OFFICIAL TITLE AN INITIATIVE MEASURE AMENDING TITLE 16, CHAPTER 4, ARIZONA REVISED STATUTES BY ADDING A NEW ARTICLE 15; RELATING TO THE ARIZONA COMPETITIVE ELECTIONS REFORM ACT TEXT OF PROPOSED AMENDMENT Be it enacted by the People of Arizona: Sec. 1-1. Short Title This act may be cited as the "Arizona Competitive Elections Reform Act". Sec. 1-2. Intent of Legislation This legislation provides for more democratic, open, and fair elections by allowing more qualified candidates to participate, and by allowing Arizona's voters to rank their candidate preferences in order, so that ultimately, the candidate most preferred by the majority of citizens is selected, without the substantial costs of runoff elections. This is necessary in an age where politics are dominated by division, and at times, the choices are few. Sec. 2. Form of Ballot The ballot shall be substantially in the form established under law, except that, in elections with more than two candidates, it shall be altered by the Secretary of State to read, "Rank all of the following candidates in order of preference, marking 1 for your first choice, 2 for the second, and so on. More than one candidate may not be assigned the same rank. Unranked candidates will be tallied as least-preferred. The winning candidates will be chosen by comparing voter preferences for each candidate to preferences towards every other candidate. The most-preferred candidate in each case will be declared the winner. This ballot entitles you to ONE (1) VOTE; however, your given preference order will be used to tabulate the winner of this election." Beside the name of each candidate for each office will be a box for the rank number. Ballot instructions shall read, "RANK BY MARKING IN THE BOX". For offices where multiple candidates are elected, an additional instruction shall read, "Mark up to [number of positions for election]. Rank these as with other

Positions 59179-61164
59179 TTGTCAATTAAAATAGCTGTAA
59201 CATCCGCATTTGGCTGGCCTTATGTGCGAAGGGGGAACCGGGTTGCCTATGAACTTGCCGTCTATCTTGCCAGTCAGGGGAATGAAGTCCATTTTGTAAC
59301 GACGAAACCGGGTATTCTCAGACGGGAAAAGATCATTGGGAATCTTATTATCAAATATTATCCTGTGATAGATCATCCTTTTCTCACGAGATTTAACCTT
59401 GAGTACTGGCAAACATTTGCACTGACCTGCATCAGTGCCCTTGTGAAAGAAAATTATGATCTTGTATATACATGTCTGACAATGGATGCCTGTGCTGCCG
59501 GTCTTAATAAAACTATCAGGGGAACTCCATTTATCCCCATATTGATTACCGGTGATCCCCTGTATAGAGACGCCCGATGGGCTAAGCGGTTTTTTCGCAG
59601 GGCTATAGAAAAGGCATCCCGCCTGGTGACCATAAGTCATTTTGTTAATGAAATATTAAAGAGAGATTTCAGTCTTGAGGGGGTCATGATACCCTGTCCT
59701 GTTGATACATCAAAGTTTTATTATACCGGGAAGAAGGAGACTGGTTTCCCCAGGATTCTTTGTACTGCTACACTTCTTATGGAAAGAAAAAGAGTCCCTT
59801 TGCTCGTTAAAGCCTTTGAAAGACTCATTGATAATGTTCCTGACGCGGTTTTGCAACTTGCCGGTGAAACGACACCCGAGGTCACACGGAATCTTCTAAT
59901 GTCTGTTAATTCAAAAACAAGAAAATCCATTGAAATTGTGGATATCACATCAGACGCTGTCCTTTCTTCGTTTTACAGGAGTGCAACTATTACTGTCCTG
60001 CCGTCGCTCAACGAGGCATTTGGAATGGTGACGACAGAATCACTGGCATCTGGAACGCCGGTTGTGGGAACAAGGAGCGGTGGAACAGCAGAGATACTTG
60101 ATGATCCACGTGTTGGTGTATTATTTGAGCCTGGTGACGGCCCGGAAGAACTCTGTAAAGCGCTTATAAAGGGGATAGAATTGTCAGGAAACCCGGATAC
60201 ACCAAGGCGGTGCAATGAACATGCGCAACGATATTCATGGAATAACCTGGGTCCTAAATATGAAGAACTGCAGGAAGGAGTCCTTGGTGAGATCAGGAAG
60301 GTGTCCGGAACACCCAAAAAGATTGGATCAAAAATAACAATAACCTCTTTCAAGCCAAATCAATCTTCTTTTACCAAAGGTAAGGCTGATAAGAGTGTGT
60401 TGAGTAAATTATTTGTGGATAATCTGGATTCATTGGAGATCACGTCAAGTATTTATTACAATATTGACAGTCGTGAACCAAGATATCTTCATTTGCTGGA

offices, with candidates 1 to [number] being your choices for election." Sec. 3. Candidates and Parties for Election A. Below the ballot lines for nominated candidates or other candidates with ballot status shall be a line for marking write-in candidates as for other elections, and a box for marking the desired rank. B. Unless specified by the political party concerned, the relevant signature requirement pursuant to A.R.S. 16-322 shall have force for candidates seeking a partisan nomination, and a party's Presidential Preference election will be closed to voters without a party affiliation. C. Any political party that (1) has no less than a statewide total of 3000 active, registered voters who are registered in at least three counties preceding the next primary or Presidential Preference election AND (2) has multiple candidates for any one office, shall be required to file a "Statement of Intent to Hold a Primary or Caucus" in order for their candidates to attain ballot status in the general election. The primary or caucus shall be held on the day appointed by the governor for such elections, and in a place designated for the conduct of elections by the County Recorder. If a party proposes to hold caucuses in private homes or other domiciles, rather than locations designated by the County Recorder, said party must attach to the Statement of Intent, a complete list of all proposed locations for elections, evidence that the proposed locations are accessible to all voters in the precinct as determined by the County Recorder, the signature or signatures of the property owners concerned, and a consent to elections inspection. Any primary or caucus held for the purpose of selecting the presidential nominee for a political party shall be held on the day allotted for Presidential Preference Elections, unless the party notifies the Secretary of State that it would prefer to participate in the next scheduled state Open Primary. Any election held on the day alloted for Presidential Preference Elections shall be considered a Presidential Preference Election. No party satisfying this section may be denied ballot status, and shall hold ballot status and recognition as a political party in this State until the Secretary of State determines, pursuant to subsection (D) that the party is no longer viable. All other parties shall have no such requirement, but must collect the number of signatures equal to the number of registered voters for the smallest party having ballot status, with no less than two percent of signing registered voters being registered with the